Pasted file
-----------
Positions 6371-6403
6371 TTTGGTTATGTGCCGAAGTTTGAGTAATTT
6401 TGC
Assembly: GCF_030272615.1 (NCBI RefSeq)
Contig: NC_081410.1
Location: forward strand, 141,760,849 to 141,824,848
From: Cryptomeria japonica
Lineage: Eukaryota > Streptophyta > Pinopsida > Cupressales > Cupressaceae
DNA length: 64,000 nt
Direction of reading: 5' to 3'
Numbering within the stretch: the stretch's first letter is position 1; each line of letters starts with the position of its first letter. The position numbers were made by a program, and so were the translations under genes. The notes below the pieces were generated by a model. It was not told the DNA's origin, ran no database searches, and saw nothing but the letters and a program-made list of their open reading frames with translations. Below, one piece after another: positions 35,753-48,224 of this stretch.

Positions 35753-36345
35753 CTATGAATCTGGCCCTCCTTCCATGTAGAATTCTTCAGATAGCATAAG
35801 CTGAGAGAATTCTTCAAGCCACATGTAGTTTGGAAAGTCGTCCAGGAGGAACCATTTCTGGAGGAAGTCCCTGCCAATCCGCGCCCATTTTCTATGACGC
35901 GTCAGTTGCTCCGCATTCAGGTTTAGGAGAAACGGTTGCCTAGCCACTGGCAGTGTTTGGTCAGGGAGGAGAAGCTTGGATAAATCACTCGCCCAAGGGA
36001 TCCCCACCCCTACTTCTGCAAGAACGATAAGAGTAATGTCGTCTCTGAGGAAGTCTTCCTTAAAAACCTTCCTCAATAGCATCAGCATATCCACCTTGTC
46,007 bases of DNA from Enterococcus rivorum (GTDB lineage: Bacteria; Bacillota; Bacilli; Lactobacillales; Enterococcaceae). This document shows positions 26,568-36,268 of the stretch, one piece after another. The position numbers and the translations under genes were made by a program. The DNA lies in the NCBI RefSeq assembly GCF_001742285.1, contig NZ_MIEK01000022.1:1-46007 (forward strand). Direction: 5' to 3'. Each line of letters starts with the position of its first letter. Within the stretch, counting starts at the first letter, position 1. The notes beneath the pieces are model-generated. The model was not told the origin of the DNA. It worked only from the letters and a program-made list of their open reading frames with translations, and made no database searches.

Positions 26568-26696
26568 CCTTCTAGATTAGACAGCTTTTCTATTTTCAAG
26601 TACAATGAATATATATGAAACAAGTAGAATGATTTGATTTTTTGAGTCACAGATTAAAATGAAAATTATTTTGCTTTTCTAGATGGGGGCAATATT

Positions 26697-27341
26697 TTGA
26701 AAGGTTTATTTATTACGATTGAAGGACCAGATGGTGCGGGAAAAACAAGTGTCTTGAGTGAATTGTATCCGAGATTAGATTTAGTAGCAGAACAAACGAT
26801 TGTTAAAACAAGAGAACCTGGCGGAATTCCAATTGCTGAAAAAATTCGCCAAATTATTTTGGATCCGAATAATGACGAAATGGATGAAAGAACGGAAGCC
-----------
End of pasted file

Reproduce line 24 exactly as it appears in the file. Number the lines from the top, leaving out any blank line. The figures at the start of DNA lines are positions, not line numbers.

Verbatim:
26801 TGTTAAAACAAGAGAACCTGGCGGAATTCCAATTGCTGAAAAAATTCGCCAAATTATTTTGGATCCGAATAATGACGAAATGGATGAAAGAACGGAAGCC